Russian Politics and Society

By Richard Sakwa | Go to book overview

18Problems of transition

A weak state is a threat to democracy in no less a degree than a despotic power.

(Vladimir Putin) 1

Gogol ends his satire on Tsarist Russia, The Government Inspector, with the image of a careering troika (three-horse carriage) dragging the country no one knew whither: 'And where do you fly to, Russia?' This troika has still not yet been tamed, yet a sense of direction has been at the heart of post-communist Russian developments. In this chapter we examine the historical and theoretical problems associated with the concept of democratic transition, and in the next and final chapters analyse the tribulations of democracy in Russia. As we shall see, approaches focusing on modernisation and development are misleading in suggesting an inevitability in outcomes that can by no means be assumed. The view that Soviet-style politics could be cast off to expose a nascent capitalist democracy was misleading, but not entirely erroneous. There are profound continuities between the Tsarist, Soviet and post-Soviet eras in Russia, but at the same time there are enormous discontinuities and innovations. It is precisely the analysis of the dynamics of change and continuity that can reveal the sources of Russian political evolution. A democratic Russia could not emerge fully formed like Minerva from the brow of Zeus; but neither was the country forever in thrall to its tragic yet glorious past.


The challenge of history

It is often argued that Russia's failure to come to terms with its past is the greatest obstacle to the development of a consolidated democracy. According to the historian Yurii Afanas'ev, 'The public consciousness has not yet reached the required level. That there existed a certain regime and that a return to it is out of the question is acknowledged only by individuals, not as yet by the society.' 2 A certain nostalgia for the past was entertained not only by the communists but also by the great mass of the people. The memory of the past, however, was selective: both in terms of choosing the particular period that suited present tastes, and in reinterpreting the significance of each particular epoch. In adopting the Tsarist double-headed eagle as the state emblem, the Soviet national anthem (with new words) as Russia's official hymn, and the 'democratic' tricolour as the national flag, Putin sought to achieve the reconciliation of the various national myths. The past, its selection, interpretation and dynamics, however, remains a problem for contemporary Russian politics. 3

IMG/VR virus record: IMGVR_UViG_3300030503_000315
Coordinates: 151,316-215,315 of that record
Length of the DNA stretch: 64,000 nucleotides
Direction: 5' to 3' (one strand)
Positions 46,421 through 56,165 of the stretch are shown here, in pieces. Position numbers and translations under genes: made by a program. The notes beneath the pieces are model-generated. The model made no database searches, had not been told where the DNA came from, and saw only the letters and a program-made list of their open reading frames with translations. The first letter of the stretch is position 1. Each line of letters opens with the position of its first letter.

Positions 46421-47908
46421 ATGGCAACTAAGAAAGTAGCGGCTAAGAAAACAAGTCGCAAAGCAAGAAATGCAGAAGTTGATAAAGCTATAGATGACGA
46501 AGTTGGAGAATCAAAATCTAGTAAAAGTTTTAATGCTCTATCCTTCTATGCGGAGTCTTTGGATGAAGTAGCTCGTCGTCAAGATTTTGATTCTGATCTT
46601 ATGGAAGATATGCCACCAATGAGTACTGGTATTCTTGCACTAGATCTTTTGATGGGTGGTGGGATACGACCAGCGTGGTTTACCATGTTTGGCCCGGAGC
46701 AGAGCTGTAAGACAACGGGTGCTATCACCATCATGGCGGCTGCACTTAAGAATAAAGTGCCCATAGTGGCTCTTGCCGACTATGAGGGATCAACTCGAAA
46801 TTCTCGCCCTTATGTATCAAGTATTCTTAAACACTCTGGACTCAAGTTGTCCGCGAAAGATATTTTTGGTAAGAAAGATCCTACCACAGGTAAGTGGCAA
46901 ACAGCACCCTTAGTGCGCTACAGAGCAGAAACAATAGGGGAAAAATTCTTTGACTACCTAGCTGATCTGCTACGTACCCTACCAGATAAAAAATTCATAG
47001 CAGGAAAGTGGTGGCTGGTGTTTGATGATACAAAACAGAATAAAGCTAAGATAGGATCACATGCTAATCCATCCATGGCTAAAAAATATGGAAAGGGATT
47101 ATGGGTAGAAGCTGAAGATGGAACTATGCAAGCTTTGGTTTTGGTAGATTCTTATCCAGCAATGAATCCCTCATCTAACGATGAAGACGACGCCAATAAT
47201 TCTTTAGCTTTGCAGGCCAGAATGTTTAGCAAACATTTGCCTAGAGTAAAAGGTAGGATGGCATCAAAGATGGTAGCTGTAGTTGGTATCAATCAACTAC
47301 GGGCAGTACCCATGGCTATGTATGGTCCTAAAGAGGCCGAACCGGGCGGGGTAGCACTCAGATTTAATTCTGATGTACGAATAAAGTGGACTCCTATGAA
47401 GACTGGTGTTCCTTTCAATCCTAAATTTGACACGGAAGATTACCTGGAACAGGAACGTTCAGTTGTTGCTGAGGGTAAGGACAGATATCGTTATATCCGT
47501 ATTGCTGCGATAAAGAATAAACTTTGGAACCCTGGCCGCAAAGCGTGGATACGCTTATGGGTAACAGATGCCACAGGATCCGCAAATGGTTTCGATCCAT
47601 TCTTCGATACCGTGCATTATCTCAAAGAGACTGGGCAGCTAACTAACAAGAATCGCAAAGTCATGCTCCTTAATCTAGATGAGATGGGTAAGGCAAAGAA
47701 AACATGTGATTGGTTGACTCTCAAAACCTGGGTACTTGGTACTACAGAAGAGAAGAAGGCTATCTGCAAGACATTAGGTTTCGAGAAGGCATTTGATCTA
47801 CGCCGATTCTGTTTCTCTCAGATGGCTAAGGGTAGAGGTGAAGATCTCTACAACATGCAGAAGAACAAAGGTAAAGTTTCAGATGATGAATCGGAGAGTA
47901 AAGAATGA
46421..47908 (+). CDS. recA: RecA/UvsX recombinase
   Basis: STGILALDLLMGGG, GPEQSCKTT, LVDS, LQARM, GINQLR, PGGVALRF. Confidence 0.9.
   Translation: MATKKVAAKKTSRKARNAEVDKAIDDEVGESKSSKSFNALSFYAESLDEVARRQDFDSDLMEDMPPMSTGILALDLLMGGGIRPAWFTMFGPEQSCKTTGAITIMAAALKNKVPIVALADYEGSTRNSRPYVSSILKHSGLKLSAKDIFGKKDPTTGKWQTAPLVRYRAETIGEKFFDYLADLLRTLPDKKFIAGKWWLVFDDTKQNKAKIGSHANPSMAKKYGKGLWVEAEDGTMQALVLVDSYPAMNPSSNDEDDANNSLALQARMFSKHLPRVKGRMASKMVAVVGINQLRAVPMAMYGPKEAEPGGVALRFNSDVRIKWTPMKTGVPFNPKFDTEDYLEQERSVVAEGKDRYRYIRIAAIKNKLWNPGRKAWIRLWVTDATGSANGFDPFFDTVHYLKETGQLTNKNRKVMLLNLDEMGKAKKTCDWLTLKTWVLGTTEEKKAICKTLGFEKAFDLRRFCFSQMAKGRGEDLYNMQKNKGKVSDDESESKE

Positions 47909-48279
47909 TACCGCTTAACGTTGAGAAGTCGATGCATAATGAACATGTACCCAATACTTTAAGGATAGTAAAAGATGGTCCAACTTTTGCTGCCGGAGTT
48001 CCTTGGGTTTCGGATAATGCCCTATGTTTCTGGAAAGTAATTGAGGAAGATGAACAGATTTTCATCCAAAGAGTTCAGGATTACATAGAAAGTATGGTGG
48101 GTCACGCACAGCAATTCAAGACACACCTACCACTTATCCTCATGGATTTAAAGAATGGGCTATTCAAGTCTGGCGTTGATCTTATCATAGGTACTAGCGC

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Russian Politics and Society
Table of contents

Table of contents

  • Title Page iii
  • Contents v
  • Figures ix
  • Tables x
  • Preface to the Third Edition xi
  • Acknowledgements xiii
  • Note on Style, Spelling and Transliteration xiv
  • Glossary of Acronyms, Acrostics and Terms xv
  • Part I - The Fall of Communism and the Rebirth of Russia 1
  • 1: Soviet Communism and Its Dissolution 3
  • 2: The Disintegration of the Ussr 27
  • Part II - Political Institutions and Processes 43
  • 3: The New Constitutional Order 45
  • 4: Law and Society 72
  • 5: The Executive 98
  • 6: The Legislature 125
  • 7: Electoral Politics 140
  • 8: Party Development 172
  • Part III - Federalism, Regionalism and Nationalism 201
  • 9: Federalism and the State 203
  • 10: Regional and Local Politics 224
  • 11: National Identity and State-Building 254
  • Part IV - Economy and Society 277
  • 12: Marketising the Economy 279
  • 13: Society and Social Movements 305
  • 14: Cultural Transformation 331
  • Part V - Foreign Policies 347
  • 15: Foreign Policy 349
  • 16: Commonwealth, Community and Fragmentation 375
  • 17: Defence and Security Policy 396
  • Part VI - Dilemmas of Democratisation 423
  • 18: Problems of Transition 425
  • 19: Pluralism, Elites, Regime and Leadership 445
  • 20: Democracy in Russia 463
  • Notes 475
  • Select Bibliography 524
  • Index 527
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